The men who disembarked in the harbor (photo at left) were ferried immediately to the Cigarette Camps, the hastily erected conglomerations of tents and wooden huts that rose up in the forests and fields to the east and southeast of the city. There was Camp Herbert Tareyton, located in the Forest of Montgeon within the city limits, with a capacity of 16,400 men. Camp Wings, with a capacity of 2,250 men, was situated somewhat appropriately on the grounds of the Blaville Aerodrome. At Sanvic, 2,000 men called Camp Home Run home; at Gainneville, Camp Philip Morris held 35,000 men; and at Etretat, Camp Pall Mall provided rather soggy billets for 7,700 men. But these were not the largest, or even the busiest, camps. That distinction goes to the "Big Three" Camp Lucky Strike, located between Cany and Saint-Valery (capacity 58,000); Camp Old Gold, at Ourville (capacity 35,000); and Camp Twenty Grand, at Duclair (capacity 20,000). (Information about Camp Chesterfield is very sparse; please contact the Webmaster if you have any information regarding it.)
It is estimated that nearly three million American troops either entered or left Europe through Le Havre, which led to it becoming known as the "Gateway to America" in 1945-46. (A tremendous resource for information about Le Havre during this period is one of the official sites for the City of Le Havre. Although the site is in French, it can be freely translated at AltaVista's Translation Page.)
In late 1944 these camps were rather primitive places, usually sprawling tent cities characterized by a sense of transience, with little if any conveniences. These "canvas" camps were at the mercy of the weather that was particular to Northern Europe in the Fall and Winter of 1944-45, and many U. S. veterans who spent time at any of them before the onset of the Battle of the Bulge and prior to being shuttled forward recall nothing but cold rain and colder mud, and, of course, snow. Trenchfoot ran rampant. So did the flu.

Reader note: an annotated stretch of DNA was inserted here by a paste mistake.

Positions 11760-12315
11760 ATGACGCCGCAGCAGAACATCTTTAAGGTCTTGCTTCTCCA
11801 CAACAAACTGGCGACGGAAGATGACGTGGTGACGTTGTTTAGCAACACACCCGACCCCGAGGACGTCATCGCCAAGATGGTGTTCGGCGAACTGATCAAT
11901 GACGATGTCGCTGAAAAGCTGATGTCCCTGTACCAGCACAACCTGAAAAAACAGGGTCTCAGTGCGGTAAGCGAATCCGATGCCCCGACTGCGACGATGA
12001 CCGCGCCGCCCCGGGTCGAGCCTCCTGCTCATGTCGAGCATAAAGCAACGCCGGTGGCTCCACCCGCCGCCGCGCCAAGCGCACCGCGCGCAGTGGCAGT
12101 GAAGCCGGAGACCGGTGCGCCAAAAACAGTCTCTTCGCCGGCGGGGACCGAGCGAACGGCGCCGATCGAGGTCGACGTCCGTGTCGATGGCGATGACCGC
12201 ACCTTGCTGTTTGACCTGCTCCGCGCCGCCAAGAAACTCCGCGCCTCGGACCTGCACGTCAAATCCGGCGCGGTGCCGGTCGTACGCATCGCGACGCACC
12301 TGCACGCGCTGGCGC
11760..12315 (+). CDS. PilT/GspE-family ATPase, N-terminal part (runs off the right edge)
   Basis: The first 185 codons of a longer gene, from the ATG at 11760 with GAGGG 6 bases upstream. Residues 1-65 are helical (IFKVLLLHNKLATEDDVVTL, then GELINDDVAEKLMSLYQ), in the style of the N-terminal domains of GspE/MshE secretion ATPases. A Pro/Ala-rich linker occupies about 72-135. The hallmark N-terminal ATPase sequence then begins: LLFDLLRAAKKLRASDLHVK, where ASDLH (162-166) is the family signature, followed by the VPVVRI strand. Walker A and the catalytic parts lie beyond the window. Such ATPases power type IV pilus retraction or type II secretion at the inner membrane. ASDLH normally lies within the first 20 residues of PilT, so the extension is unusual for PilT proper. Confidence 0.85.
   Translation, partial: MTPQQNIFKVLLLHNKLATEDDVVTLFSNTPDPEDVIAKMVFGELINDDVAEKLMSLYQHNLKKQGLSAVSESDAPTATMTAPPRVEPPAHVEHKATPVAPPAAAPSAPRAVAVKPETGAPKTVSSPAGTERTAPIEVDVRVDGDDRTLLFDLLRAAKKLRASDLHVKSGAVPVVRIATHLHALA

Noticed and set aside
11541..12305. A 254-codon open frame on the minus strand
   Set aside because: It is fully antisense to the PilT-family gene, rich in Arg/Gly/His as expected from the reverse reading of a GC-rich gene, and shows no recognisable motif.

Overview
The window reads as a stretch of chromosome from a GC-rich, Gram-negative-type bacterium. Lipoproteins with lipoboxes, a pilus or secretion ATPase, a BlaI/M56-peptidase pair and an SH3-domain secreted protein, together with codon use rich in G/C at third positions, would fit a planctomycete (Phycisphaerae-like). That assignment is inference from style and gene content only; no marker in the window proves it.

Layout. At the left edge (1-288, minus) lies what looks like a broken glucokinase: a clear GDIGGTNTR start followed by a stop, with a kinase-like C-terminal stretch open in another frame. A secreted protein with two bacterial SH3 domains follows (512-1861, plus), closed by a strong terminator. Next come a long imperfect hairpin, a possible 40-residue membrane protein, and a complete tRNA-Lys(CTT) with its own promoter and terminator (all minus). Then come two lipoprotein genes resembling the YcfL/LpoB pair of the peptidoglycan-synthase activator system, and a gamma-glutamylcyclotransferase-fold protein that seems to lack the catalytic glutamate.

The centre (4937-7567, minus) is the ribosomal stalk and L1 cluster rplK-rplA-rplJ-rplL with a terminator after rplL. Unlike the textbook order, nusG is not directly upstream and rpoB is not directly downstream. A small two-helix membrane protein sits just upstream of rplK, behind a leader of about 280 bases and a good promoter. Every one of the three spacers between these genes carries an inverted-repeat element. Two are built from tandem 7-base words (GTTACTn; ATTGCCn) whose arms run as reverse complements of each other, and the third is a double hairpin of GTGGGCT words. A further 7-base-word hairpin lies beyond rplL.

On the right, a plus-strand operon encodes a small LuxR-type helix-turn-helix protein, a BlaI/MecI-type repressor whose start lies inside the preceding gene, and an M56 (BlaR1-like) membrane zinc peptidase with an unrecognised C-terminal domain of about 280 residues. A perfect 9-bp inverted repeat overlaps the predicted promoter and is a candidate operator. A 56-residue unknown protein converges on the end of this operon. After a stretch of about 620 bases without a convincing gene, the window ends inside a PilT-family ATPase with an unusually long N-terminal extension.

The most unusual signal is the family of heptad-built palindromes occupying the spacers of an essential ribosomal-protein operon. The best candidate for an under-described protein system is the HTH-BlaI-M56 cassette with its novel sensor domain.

The camps, located in what the Army designated the "Red Horse" staging area, were, as noted, named for American cigarettes, which were fast becoming a universal currency in the ETO. Soon, GIs were cursing places called Camp Chesterfield and Camp Lucky Strike. And there was Camp Old Gold too, and Philip Morris, Pall Mall, Herbert Tareyton, Wings, Home Run, and Twenty Grand (click on a button at the top of the page to visit a camp, or use the "Deuce-and-a-Half" below to tour them one by one). They'd cross the channel in some LST or an even tinier tub, perhaps an LCI, spend a few days in what must have seemed like a hell hole, and then entrain to the front in boxcars known as "40 and 8s" (so called for the French designation "40 hommes et 8 cheveaux," which means the boxcars had a capacity of 40 men or eight horses; the photo at left shows the typical French boxcar known as the 40 and 8) or in trucks. The camps were also known as "pneumonia holes," "repple-depples," or "Repo Depots" (denoting Replacement Depots, also spelled as Repo Depos). (WW II movie buffs will recall that the opening scenes of WIlliam Wellmann's Battleground evoke the atmosphere at these camps pretty accurately.)